Tuesday, July 27, 2010

Sweet Treat Tuesday-Mickey Mouse Birthday Cake-Icing and Fondant Recipes

My baby, just turned two last week! My how the time flies! We celebrated this past Saturday with a Mickey Mouse themed birthday party. I started planning for the party quite a few weeks ago, mainly deciding what kind of cake I wanted to make and what the invitations should look like. Well, I found the perfect cake, or a picture of it at least, and I decided that I was going to try and replicate it. You should all know that I am more of a "her food tastes good" kind of girl and not "her presentation of food is outstanding" kind of girl. Seriously. I usually buy some kind of store bought cake and add something to it. Last year for Wil's party, I did do a 3D duck cake, but I just smoothed out the yellow icing on it because using icing tips was killing my hands! It turned out OK, but not outstanding. So, back to the Mickey cake. This cake was a double decker cake, meaning it had 4 layers, and was iced with buttercream icing, smoothed. It looked like fondant, but wasn't. It had accents on the sides that were fondant that looked like the scene from Mickey Mouse Clubhouse. I decided it didn't look that hard, and I would do it. I will tell you, it really wasn't that hard, and , fondant makes everything look better and really isn't that hard to work with! It really is like play dough, just like everyone else says! So here it is, my finished product. It is a chocolate cake on top, strawberry cake on bottom, iced with Wilton's buttercream icing recipe, with marshmallow fondant accents. It was delicious, and beautiful! The kids absolutely loved it! When my 2 year old saw the cake, he said, "Hi Mickey!" It was priceless. I encourage you to try your hand at making your own birthday cakes. I promise it wasn't that hard! And the fondant was so easy! I'll post the cake recipes in the following weeks but today I'll post both icing and fondant recipes. Enjoy!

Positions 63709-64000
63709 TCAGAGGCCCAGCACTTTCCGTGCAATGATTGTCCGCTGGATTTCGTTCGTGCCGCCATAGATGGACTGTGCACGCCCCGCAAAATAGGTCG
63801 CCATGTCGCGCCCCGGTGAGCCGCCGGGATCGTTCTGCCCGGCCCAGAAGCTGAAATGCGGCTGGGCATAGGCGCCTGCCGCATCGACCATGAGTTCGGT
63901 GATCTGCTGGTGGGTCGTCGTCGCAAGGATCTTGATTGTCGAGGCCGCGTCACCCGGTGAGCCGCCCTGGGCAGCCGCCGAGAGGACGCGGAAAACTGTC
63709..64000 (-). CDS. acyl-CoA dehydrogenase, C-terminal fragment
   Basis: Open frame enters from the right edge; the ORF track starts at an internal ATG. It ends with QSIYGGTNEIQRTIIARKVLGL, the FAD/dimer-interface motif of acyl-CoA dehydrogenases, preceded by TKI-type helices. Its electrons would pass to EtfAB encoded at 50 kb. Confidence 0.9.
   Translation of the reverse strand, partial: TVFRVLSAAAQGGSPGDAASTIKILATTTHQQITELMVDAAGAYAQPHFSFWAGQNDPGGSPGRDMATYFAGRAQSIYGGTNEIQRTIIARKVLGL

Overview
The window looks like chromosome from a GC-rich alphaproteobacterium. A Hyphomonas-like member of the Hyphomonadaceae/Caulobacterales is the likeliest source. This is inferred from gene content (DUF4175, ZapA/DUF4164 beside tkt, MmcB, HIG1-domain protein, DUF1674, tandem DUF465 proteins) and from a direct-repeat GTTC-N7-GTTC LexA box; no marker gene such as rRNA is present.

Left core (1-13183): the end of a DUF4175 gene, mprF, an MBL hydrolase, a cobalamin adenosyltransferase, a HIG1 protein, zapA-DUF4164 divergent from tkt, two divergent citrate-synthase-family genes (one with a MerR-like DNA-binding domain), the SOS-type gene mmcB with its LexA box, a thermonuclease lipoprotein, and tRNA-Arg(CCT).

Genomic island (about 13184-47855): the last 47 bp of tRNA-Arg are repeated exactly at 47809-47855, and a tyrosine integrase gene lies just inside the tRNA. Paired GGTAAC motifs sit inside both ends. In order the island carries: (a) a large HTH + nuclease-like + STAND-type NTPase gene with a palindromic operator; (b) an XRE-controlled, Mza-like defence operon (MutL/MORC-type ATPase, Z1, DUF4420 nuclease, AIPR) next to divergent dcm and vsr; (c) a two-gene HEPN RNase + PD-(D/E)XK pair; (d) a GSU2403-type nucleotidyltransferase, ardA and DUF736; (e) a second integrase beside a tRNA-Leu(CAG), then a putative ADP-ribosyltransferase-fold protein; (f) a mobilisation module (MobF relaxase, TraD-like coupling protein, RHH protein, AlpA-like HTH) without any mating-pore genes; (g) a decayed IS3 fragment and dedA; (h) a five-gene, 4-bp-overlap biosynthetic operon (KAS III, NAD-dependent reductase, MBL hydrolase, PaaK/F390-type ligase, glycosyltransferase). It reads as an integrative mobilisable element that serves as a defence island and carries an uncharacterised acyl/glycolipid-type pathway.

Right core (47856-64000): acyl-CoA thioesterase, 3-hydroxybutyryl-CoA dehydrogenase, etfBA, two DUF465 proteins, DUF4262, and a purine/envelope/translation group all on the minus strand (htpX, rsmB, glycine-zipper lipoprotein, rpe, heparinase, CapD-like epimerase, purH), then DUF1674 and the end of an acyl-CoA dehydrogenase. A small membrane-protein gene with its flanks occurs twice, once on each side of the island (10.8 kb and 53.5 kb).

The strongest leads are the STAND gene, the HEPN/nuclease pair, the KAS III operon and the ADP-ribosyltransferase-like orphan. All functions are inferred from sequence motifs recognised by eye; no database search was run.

Wilton's Buttercream Frosting

1/2 cup solid vegetable shortening
1/2 cup (1 stick) butter, softened
1 teaspoon clear vanilla extract (I used regular.)
4 cups sifted confectioners (powdered) sugar (approximately 1 lb.)
2 tablespoons milk

Makes: About 3 cups of icing.

(Medium Consistency)
In large bowl, cream shortening and butter with electric mixer. Add vanilla. Gradually add sugar, one cup at a time, beating well on medium speed. Scrape sides and bottom of bowl often. When all sugar has been mixed in, icing will appear dry. Add milk and beat at medium speed until light and fluffy. Keep bowl covered with a damp cloth until ready to use.

For best results, keep icing bowl in refrigerator when not in use. Refrigerated in an airtight container, this icing can be stored 2 weeks. Rewhip before using.

For thin (spreading) consistency icing, add 2 tablespoons light corn syrup, water or milk. If you're adding food coloring, liquid or gel, you may not need this additional liquid. I used it in addition to a lot of coloring to achieve the red icing color, and my icing was a little thinner than what I wanted.